Joking apart, we can surely feel those threads referred to above linking Humanism, Christian origins, Quaker Universalism, Sea of Faith and the NFN.

Dinah drew from the bible, and Christ’s teaching, its essential humanism or human facing concerns. This is perhaps not so surprising given that ‘Humanism’ has arisen, in the last two centuries, from within the Western Christian tradition. As one wit reported in a recent Quaker meeting ‘God created man in his own image – and man returned the compliment’ (or was it the other way round?). I had better at least mention at this point the Goddess to contrast with God the Father.

This ‘pre-conference reading’ bibliography prepared for the 2020 conference provides links to David Boulton’s and other NFN books: https://nontheist-quakers.org.uk/2020/03/01/a-2020-nfn-conference-bibliography/

(Some of the links above are repeated):
https://sofn.org.uk/pages/dinah_livingstone.html
https://www.sofn.org.uk/links/don-cupitt.html
https://sofn.org.uk/sofia/index.html – Sofia magazine
https://www.poetryfoundation.org/poems/43588/dover-beach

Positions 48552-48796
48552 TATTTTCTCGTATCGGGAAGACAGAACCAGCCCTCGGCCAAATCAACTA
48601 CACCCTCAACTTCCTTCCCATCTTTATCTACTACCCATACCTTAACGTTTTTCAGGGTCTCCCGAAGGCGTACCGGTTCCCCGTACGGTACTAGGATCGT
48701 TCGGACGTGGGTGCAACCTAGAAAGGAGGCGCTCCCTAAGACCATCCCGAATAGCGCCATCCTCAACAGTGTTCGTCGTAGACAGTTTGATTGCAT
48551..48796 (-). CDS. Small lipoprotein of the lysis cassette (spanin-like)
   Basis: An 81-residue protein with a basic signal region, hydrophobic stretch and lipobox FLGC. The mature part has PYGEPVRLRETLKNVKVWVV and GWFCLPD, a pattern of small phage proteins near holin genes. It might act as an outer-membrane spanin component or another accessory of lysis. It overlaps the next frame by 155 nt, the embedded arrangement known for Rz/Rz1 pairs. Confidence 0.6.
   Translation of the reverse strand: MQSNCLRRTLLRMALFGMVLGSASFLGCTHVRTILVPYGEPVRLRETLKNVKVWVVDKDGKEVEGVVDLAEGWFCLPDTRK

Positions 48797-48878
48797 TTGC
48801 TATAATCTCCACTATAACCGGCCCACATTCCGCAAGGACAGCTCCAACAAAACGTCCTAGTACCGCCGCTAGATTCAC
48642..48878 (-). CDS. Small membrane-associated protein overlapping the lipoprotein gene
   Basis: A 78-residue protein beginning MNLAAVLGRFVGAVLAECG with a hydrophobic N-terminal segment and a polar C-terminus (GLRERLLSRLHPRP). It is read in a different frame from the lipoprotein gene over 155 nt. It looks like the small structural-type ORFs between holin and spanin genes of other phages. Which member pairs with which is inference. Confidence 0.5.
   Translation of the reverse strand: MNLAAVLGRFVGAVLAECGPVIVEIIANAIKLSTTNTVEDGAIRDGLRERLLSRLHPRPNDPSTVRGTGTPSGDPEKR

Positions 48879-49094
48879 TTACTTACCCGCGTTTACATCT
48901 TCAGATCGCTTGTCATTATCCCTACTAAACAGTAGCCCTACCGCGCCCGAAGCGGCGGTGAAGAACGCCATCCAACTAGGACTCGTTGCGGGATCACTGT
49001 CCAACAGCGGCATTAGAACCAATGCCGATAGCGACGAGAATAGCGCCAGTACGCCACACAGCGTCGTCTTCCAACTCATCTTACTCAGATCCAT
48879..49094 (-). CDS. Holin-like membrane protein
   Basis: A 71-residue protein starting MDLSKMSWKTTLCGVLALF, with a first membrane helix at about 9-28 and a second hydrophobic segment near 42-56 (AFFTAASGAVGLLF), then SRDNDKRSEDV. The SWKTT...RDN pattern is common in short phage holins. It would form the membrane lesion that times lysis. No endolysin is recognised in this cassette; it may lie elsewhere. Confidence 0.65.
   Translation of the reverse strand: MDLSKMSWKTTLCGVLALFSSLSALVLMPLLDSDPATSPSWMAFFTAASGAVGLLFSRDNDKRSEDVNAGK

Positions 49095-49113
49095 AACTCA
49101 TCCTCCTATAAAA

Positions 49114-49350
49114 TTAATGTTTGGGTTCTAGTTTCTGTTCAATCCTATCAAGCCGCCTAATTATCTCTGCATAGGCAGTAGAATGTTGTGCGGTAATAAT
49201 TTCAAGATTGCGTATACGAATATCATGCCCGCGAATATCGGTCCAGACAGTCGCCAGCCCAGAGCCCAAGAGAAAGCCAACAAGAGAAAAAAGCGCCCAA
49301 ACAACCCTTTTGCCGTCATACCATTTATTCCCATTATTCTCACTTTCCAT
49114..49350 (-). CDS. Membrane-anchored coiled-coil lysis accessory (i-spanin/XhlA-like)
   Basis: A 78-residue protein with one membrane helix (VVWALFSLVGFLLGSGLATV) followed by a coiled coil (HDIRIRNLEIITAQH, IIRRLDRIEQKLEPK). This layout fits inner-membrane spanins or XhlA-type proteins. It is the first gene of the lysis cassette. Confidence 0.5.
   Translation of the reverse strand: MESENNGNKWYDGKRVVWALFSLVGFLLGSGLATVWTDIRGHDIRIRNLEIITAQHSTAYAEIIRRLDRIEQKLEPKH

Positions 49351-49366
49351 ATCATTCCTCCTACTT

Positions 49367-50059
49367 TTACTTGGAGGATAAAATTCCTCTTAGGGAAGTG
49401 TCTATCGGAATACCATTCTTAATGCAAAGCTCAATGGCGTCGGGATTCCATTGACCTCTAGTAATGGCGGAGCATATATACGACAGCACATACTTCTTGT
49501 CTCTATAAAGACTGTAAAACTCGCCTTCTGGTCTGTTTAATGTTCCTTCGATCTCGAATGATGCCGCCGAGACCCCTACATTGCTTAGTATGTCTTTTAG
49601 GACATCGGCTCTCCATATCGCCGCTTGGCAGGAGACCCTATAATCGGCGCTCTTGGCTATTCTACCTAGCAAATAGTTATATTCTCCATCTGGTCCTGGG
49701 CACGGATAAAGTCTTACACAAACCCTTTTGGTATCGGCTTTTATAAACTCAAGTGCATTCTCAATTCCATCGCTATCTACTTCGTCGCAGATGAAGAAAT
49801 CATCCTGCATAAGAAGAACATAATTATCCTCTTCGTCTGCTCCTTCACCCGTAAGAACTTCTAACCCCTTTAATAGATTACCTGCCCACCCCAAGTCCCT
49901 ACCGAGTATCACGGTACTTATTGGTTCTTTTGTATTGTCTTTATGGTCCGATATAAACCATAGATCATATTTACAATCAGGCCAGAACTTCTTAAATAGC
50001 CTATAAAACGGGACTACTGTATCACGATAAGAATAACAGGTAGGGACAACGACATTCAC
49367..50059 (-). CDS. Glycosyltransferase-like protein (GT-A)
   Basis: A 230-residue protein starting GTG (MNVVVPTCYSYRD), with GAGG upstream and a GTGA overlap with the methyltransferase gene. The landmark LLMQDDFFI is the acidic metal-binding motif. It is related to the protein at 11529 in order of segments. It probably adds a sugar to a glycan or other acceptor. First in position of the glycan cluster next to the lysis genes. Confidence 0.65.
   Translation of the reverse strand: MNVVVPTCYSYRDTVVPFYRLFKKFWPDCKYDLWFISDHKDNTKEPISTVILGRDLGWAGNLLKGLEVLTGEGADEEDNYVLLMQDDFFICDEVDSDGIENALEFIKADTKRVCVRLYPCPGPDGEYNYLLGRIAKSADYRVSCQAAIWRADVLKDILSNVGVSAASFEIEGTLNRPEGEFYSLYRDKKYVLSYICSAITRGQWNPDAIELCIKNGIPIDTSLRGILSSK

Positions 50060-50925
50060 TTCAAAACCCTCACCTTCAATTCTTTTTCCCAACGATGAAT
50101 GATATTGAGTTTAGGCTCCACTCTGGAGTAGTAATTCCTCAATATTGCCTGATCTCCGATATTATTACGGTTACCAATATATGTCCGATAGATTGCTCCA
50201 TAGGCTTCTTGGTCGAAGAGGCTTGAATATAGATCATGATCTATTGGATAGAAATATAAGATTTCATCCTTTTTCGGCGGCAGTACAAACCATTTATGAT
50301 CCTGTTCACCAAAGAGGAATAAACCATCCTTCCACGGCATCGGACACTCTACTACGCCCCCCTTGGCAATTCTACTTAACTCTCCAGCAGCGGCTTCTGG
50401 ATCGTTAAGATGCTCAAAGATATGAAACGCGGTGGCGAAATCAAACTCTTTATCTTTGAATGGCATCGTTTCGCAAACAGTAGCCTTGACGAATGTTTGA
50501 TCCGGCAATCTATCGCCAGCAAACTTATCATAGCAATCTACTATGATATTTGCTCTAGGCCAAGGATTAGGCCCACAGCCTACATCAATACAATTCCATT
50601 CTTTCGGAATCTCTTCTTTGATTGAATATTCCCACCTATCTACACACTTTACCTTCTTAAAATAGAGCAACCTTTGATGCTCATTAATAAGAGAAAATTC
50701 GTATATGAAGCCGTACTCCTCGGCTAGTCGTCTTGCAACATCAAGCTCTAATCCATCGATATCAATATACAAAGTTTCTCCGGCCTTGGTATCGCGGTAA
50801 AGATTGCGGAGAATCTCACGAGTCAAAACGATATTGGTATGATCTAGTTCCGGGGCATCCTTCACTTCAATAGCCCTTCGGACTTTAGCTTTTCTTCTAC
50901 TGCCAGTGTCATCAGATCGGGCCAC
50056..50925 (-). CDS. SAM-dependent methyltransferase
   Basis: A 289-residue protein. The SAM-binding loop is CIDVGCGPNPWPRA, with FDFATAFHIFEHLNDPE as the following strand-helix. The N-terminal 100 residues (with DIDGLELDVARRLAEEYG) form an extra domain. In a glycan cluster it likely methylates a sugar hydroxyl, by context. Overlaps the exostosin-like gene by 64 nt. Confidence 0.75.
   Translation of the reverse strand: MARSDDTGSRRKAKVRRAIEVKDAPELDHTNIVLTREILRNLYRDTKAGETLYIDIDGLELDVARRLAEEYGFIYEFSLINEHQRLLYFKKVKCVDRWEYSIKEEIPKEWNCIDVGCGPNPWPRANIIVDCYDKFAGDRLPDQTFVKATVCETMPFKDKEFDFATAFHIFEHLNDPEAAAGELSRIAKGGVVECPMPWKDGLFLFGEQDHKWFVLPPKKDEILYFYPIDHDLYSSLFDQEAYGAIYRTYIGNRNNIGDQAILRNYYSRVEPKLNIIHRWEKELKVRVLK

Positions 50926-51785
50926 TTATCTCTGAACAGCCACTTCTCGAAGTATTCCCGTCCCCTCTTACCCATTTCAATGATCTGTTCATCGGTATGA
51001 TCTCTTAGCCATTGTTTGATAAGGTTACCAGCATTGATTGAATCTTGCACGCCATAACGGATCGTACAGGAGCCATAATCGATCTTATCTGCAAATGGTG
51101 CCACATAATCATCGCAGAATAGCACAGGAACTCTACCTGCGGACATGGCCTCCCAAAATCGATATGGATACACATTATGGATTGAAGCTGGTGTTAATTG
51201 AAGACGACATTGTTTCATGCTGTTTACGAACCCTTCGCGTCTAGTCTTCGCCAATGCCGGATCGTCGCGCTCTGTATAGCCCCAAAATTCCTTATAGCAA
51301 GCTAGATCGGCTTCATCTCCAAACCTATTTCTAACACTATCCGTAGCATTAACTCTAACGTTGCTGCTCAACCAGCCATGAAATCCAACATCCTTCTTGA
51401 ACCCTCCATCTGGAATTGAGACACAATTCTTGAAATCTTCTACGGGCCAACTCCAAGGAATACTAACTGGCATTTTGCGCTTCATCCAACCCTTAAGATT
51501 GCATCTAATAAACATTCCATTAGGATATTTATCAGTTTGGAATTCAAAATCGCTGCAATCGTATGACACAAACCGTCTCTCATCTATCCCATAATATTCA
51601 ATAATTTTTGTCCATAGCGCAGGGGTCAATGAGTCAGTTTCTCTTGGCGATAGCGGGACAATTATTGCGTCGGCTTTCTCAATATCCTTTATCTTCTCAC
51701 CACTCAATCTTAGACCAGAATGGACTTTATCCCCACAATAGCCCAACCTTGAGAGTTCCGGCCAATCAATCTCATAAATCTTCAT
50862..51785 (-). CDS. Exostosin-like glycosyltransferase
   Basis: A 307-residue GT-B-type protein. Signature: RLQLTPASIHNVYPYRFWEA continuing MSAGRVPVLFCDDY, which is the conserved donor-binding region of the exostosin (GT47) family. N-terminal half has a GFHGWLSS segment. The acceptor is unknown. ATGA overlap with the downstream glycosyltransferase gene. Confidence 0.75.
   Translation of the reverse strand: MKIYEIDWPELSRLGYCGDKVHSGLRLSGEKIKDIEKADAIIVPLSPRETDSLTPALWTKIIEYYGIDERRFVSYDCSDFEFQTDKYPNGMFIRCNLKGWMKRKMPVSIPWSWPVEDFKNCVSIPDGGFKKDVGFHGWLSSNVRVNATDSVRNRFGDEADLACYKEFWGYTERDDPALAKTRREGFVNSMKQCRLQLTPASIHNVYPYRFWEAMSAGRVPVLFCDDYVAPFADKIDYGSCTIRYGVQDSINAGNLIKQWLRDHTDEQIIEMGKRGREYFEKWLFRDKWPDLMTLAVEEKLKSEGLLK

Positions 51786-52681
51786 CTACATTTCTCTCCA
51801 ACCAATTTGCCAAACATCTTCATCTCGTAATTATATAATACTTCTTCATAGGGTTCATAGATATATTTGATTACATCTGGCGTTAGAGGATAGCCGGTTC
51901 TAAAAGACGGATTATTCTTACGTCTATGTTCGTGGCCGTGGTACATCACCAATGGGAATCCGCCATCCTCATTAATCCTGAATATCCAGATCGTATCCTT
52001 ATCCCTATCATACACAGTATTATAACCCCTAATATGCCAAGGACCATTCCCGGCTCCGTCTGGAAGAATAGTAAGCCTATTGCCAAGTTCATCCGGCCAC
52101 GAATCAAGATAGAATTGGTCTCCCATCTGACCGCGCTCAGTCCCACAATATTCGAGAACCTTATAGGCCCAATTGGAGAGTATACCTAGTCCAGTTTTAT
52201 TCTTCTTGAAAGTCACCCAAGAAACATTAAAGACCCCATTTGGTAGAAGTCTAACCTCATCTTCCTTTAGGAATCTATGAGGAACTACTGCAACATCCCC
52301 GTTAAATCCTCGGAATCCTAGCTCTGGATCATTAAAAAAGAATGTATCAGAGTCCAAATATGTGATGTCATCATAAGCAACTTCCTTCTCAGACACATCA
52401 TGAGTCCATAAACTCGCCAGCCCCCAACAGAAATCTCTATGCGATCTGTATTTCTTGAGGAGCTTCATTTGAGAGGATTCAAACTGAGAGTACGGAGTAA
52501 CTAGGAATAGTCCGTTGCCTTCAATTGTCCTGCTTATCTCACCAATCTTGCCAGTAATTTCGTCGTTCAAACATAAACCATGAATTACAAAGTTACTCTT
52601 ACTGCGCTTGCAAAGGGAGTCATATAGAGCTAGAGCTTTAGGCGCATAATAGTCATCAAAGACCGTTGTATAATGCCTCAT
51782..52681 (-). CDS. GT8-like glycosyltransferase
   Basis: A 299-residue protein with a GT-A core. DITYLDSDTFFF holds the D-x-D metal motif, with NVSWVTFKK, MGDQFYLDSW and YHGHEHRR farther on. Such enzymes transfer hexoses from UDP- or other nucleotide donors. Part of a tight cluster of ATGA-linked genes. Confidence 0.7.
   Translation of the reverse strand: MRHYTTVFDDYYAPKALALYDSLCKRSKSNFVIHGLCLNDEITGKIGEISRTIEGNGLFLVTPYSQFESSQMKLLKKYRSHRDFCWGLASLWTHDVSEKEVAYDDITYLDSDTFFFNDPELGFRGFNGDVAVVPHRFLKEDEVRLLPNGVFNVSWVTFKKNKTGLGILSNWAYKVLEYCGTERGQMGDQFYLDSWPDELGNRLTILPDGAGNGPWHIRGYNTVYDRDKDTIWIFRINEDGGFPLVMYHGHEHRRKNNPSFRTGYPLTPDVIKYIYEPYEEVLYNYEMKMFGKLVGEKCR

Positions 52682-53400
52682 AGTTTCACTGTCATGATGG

https://www.sofn.org.uk/links/index.html – useful links
https://www.sofn.org.uk/links/spirituality.html – SoF links for Spirituality

Andrew Copson (Humanists UK) – what a fantastic talk!

‘What a fantastic talk! That was a great talk, what a thought provoking and affirming start!’ was one response to our first 2021 Conference speaker’s talk (Andrew Copson, CEO of Humanists UK) on Wednesday 7th July.

You can still register for the remaining sessions on 14th and 21st July 2021 here: https://nontheist-quakers.org.uk/2021/04/28/thats-the-spirit/

Andrew appeared to extemporise, speaking apparently without notes and giving the impression of masterly ad-libbing, suggesting he is fully conversant with a humanist understanding of spirituality and was able to cite illustrative examples without hesitation (I’m tempted to add or ‘repetition or deviation’!)

As the talk took place immediately prior to the European Cup semi-final between England and Denmark and there was some humorous speculation about how many attendees we may have lost, it was perhaps appropriate that one of Andrew’s earliest examples of ‘humanist spirituality’ (ie. non-religious) was the communal passion of a big football match. As he later revealed that he had no personal interest in football whatsoever, perhaps this was a bit tongue in cheek. He did say however, that although this might appear to be a ‘group experience’, he felt, from a humanist and scientific perspective, that the experience(s) were individual – in each individual’s head so that the idea of it being a ‘group experience’ was perhaps an illusion. Some Quakers, and many others, might disagree about the ‘group experience’ being an illusion. However, although we talk of a ‘gathered meeting’, let’s not forget George Fox’s ‘what can’st thou say?’ (individual experience?).